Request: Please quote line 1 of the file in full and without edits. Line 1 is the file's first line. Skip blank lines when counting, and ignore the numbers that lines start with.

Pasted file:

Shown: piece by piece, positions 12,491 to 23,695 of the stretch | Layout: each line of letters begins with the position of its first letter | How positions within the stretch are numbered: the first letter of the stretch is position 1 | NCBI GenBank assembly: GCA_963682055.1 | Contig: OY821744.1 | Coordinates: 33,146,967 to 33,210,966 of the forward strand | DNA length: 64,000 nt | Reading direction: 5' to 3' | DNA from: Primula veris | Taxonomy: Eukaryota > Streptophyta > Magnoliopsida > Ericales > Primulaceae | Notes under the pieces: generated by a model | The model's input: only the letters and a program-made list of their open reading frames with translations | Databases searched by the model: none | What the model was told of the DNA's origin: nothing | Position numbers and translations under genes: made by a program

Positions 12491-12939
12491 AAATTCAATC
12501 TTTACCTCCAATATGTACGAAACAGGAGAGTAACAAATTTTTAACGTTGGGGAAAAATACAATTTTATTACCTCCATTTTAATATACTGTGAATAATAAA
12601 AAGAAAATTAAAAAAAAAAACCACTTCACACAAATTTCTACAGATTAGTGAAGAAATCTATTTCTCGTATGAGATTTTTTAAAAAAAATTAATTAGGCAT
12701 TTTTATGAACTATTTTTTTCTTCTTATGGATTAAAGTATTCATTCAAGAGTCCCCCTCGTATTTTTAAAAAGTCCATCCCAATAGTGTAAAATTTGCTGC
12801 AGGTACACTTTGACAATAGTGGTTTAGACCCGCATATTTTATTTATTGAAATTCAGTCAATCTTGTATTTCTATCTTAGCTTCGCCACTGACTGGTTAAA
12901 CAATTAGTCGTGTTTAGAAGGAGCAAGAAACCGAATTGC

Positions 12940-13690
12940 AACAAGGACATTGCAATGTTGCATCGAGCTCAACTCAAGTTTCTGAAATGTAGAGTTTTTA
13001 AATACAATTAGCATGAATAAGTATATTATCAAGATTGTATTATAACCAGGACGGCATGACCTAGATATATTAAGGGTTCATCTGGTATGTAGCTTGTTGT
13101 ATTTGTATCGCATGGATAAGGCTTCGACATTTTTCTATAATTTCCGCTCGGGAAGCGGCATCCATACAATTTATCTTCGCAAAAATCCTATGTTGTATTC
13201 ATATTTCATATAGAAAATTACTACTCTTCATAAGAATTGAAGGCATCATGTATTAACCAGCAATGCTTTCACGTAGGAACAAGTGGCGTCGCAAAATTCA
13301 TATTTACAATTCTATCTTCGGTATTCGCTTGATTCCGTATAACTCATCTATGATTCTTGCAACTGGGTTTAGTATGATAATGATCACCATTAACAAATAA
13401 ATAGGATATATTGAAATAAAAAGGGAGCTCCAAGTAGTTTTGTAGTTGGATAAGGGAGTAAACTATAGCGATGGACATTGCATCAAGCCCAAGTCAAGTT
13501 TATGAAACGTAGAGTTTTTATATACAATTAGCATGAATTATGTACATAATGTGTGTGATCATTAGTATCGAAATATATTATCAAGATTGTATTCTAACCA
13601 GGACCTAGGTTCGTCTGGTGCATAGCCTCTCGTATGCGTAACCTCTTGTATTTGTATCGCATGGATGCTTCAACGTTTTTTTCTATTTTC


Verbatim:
Shown: piece by piece, positions 12,491 to 23,695 of the stretch | Layout: each line of letters begins with the position of its first letter | How positions within the stretch are numbered: the first letter of the stretch is position 1 | NCBI GenBank assembly: GCA_963682055.1 | Contig: OY821744.1 | Coordinates: 33,146,967 to 33,210,966 of the forward strand | DNA length: 64,000 nt | Reading direction: 5' to 3' | DNA from: Primula veris | Taxonomy: Eukaryota > Streptophyta > Magnoliopsida > Ericales > Primulaceae | Notes under the pieces: generated by a model | The model's input: only the letters and a program-made list of their open reading frames with translations | Databases searched by the model: none | What the model was told of the DNA's origin: nothing | Position numbers and translations under genes: made by a program